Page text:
New telescopes, space-based instruments, and computational power have given astronomers ever better eyes on the sky, driving the field forward into a true “multimessenger” age when a fuller, ever more detailed picture of the universe can be painted. Chryssa Kouveliotou’s team is now engaged in mapping our galactic plane in X rays, a task that could be approached only in very limited ways until now. The new map will complement the mappings of the galactic plane that have been done in all other wavelengths and measure the X-ray thickness of the Milky Way. This work has already led to identification of transient objects and X ray-emitting binary stars. Kouveliotou, who made her mark during a career at NASA with discoveries of gamma-ray bursters, will provide an update on the mapping project and describe how our understanding of many of these objects, and therefore the evolution of stars, continues to change.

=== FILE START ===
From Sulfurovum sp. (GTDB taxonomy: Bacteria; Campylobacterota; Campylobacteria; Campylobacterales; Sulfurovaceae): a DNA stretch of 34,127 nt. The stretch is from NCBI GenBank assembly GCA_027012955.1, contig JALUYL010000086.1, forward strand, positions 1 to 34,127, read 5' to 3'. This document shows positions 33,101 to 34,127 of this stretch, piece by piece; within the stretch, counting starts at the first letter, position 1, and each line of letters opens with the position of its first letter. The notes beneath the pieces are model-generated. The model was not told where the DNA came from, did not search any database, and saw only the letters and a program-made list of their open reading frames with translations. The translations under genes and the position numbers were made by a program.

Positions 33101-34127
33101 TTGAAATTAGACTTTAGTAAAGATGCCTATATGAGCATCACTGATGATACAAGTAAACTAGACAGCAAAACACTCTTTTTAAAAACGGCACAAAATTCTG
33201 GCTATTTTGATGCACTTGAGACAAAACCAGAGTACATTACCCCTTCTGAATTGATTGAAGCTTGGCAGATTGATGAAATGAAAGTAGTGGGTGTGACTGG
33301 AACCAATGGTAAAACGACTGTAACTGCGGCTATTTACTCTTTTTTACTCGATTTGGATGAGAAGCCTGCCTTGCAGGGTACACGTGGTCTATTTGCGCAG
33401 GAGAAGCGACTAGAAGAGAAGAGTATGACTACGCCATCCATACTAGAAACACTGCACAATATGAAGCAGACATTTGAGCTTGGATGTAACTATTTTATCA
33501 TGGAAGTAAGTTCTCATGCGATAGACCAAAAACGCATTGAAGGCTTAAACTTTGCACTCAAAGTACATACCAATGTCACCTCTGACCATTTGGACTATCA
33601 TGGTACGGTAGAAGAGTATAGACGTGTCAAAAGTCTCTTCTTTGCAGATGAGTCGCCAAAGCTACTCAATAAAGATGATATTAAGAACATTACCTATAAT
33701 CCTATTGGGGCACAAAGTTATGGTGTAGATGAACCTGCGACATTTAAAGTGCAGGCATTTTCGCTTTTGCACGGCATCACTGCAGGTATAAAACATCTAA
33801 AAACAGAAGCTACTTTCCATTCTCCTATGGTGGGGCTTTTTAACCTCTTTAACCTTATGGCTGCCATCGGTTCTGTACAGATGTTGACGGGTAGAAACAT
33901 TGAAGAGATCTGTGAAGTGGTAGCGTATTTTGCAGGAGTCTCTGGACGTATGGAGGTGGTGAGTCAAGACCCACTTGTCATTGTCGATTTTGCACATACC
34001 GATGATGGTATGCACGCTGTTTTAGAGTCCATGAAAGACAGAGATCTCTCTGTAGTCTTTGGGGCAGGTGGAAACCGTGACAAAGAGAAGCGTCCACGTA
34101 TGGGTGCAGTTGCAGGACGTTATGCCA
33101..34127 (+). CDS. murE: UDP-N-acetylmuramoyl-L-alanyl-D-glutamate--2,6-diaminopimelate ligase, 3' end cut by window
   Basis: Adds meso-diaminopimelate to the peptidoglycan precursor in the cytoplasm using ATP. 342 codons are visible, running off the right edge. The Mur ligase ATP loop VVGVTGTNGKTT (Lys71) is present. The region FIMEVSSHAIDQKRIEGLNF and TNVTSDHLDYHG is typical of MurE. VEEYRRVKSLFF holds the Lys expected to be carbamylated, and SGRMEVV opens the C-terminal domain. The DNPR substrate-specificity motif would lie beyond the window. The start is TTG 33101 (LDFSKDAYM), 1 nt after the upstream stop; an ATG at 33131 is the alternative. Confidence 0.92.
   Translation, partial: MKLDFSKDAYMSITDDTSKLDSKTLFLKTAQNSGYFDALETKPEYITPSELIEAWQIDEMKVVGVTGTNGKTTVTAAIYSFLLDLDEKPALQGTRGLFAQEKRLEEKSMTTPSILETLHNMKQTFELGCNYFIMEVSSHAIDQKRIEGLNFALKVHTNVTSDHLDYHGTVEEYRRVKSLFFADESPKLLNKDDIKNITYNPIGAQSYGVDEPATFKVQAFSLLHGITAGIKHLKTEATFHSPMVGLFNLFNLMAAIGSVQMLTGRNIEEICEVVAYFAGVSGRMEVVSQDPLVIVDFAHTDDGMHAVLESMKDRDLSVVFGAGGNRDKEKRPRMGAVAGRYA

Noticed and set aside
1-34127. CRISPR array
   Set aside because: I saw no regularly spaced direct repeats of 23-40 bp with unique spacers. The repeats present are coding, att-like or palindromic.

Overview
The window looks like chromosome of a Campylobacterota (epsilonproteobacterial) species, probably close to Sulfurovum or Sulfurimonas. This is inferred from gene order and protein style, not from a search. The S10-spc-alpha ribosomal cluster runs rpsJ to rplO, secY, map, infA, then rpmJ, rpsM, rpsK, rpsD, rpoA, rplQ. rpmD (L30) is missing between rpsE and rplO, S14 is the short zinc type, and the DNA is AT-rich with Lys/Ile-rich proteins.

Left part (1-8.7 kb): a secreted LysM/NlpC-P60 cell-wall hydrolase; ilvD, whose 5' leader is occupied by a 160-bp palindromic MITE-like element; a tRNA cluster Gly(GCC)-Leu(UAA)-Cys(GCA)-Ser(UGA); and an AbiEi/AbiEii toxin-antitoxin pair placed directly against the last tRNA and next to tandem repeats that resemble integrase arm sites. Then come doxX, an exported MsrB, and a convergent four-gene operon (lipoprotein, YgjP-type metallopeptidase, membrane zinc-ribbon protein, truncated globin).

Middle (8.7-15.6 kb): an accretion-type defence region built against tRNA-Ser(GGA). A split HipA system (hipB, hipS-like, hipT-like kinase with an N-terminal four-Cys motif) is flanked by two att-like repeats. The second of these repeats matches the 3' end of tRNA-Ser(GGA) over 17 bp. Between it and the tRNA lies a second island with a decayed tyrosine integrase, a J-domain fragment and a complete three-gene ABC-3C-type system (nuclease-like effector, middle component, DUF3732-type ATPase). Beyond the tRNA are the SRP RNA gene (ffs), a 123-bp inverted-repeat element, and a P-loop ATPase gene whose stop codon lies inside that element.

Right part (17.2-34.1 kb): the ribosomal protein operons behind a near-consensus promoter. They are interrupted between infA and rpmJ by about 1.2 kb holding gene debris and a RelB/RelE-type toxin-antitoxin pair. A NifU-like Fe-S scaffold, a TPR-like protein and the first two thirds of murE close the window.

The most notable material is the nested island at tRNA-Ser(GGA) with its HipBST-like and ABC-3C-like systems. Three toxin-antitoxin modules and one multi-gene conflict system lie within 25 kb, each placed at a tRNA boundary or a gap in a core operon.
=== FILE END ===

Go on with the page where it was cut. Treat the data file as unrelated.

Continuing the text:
Social media hashtag: #XrayGalaxy
- Monday, October 15th, 8:30 am to 9:30 amAdd to Calendar
- Jack Morton Auditorium
- Chryssa KouveliotouProfessor of astrophysics, George Washington University and director, Astronomy, Physics, and Statistics Institute of Sciences (APSIS), George Washington University